Where does North Dakota rank? Not good— we come in at 13th for Deaths Due to Motor Vehicle Accidents.

About 16 years ago, the Foundation for Economic Education published a great article documenting the history of mandatory seat-belt laws. It was called, “The Fraud of Seat-belt Laws“. It’s a good read. I recommend it. In the concluding paragraphs of that article, its author wrote:

“We don’t need millions of dollars for stricter seat-belt law enforcement. Instead, we need more responsibly educated drivers, safer vehicles, and better roads to prevent traffic accidents.

“Individual freedom is the very foundation of our country. The American people should not accept legislators who pass laws that take liberty away while claiming to do good. History has shown this to be the easy road to power for tyrants.”

I couldn’t agree more.

The trouble with society today is that it seems everyone wants security so bad that they’re willing to force their view of what it takes to be secure upon others. How many laws exist as the result of such a view? Too many. Heck, even our very own Governor Doug Burgum rolled out his new “Vision Zero” initiative earlier this year. While well-intentioned, it’s completely unrealistic. But that’s not even the worst of it. It’s government-led, which also means funded by tax dollars. And even beyond that, our good governor expressed his view that primary enforcement of seat-belt laws is a good idea. And, of course, he says the North Dakota Highway Patrol agrees with him. Surprise.

We don’t need nanny government. What we do need is to once again embrace the ideas of individual Liberty and personal responsibility. The North Dakota Legislature should eliminate mandatory seat-belt laws.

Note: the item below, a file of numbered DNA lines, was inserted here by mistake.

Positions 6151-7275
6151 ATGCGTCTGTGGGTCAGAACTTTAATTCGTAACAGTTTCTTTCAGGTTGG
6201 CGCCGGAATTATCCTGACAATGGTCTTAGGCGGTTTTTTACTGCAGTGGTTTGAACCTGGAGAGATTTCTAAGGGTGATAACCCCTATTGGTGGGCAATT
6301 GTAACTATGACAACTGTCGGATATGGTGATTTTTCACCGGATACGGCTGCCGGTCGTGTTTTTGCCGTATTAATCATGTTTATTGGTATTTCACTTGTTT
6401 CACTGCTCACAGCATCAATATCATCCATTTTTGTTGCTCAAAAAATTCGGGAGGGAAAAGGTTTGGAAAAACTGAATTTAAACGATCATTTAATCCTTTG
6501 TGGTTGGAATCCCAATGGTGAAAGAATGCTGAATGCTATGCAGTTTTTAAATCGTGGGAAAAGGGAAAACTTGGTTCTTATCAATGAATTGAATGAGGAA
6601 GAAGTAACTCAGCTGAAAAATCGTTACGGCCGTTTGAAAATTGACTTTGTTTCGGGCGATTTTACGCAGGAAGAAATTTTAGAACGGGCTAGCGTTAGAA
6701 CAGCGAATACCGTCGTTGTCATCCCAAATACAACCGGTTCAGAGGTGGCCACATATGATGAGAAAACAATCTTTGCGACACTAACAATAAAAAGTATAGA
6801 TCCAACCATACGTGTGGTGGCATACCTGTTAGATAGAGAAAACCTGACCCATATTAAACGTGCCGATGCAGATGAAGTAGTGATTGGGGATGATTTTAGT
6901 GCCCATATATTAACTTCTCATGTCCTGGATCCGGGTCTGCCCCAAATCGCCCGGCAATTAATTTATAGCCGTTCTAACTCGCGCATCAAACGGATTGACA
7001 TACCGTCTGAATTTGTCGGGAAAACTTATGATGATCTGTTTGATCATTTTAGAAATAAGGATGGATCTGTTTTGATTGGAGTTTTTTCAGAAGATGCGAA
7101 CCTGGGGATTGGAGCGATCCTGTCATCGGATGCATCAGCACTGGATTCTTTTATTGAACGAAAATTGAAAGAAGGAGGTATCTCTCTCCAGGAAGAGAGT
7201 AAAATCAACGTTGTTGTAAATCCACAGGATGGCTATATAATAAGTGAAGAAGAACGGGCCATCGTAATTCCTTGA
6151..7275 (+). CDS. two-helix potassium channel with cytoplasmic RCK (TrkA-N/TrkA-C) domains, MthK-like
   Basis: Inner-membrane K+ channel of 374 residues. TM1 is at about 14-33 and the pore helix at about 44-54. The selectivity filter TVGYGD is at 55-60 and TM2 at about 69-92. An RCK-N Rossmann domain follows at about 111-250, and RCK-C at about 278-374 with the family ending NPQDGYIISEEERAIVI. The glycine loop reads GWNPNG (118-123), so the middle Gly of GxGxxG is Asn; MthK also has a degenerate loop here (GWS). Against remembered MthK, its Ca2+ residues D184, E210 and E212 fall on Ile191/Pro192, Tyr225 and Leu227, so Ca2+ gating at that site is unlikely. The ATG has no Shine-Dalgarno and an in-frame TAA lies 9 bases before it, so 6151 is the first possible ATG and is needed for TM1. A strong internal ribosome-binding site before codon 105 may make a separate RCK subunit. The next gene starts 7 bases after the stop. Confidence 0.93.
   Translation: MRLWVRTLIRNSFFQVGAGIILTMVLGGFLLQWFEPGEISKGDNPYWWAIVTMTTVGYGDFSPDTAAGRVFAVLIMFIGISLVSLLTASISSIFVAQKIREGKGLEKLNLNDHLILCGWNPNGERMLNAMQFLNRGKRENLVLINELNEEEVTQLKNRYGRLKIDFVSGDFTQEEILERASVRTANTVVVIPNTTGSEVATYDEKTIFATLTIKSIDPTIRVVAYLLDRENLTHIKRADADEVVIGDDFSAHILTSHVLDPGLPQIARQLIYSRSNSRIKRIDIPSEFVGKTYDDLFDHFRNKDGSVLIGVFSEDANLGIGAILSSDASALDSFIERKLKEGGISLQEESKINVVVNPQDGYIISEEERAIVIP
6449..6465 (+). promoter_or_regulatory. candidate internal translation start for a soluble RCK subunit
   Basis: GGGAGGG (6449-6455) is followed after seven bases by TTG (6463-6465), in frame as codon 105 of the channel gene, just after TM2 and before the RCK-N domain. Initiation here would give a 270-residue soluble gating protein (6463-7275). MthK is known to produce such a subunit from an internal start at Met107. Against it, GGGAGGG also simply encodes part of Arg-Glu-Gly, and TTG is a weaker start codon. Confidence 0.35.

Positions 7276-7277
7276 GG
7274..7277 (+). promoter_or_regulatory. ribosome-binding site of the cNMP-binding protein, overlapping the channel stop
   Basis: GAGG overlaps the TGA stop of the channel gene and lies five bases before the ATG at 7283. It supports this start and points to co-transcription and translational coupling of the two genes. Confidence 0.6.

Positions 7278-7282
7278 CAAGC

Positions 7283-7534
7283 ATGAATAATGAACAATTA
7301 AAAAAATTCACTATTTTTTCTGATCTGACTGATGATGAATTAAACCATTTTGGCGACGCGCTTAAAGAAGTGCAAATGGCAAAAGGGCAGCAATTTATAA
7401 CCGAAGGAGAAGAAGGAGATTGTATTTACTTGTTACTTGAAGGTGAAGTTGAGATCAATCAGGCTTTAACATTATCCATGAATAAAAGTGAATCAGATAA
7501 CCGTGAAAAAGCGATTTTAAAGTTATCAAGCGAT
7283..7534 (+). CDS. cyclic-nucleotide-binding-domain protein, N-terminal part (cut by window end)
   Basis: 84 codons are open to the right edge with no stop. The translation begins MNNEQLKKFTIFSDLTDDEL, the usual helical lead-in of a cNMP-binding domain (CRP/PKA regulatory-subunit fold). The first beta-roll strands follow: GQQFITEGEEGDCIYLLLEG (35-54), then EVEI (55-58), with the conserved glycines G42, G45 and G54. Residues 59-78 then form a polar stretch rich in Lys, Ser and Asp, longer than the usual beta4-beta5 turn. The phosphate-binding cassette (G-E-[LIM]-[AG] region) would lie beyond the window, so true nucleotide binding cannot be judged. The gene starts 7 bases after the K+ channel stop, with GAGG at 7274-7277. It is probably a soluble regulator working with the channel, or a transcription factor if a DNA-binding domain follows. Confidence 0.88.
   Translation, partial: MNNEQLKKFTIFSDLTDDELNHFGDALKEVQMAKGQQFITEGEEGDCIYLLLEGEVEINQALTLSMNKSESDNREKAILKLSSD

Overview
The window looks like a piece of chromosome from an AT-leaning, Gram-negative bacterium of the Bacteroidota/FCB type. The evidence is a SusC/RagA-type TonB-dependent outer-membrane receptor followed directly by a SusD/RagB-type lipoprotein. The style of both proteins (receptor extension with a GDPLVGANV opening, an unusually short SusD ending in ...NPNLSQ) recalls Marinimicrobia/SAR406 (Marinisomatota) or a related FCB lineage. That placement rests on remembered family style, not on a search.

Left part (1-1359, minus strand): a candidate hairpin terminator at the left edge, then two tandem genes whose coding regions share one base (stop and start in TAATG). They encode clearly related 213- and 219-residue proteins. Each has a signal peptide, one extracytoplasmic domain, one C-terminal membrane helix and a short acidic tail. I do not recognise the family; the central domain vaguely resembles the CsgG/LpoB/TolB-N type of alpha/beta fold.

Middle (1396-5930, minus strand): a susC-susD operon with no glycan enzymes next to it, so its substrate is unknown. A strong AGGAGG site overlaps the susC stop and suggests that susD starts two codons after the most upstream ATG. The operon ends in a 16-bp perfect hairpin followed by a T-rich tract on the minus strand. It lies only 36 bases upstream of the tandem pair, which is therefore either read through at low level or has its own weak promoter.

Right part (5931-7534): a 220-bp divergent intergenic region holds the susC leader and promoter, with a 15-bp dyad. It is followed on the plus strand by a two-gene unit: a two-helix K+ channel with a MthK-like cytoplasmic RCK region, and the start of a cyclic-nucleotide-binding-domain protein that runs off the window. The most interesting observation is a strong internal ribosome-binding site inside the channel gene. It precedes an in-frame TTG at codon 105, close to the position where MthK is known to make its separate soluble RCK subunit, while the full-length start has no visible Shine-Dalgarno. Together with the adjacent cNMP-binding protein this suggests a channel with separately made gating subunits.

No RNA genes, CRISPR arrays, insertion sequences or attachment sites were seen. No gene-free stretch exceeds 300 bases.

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About T. Arthur Mason 883 Articles
T. Arthur Mason is a native North Dakotan who has spent nearly all of his life in the Peace Garden State. As the third of four children in Western North Dakota, Mason grew to appreciate family and the outdoors. Some of his fondest memories are annual deer hunts with family and friends. In his early teenage years, faith became a central part of T. Arthur Mason's life. He and the majority of his family attend church together on a weekly basis and find this a fulfilling aspect of their lives. Through the influence of his father, T. Arthur Mason became intrigued with politics. As a boy, he attended political events with his father and enjoyed the friendships that resulted as a byproduct of those political associations. As Mason grew older, he became convinced that the quote often attributed to Thomas Jefferson was true, "That government is best which governs least." Today, T. Arthur Mason enjoys time with his wife and children, an occasional hunt, and an increasingly active life on the political scene. This blog is the fulfillment of a dream to design a web site in the realm of politics and to advocate for the principles of Liberty and constitutionally limited government. On behalf of all those that contribute to The Minuteman, we hope you enjoy your time on the site and will share the message with others.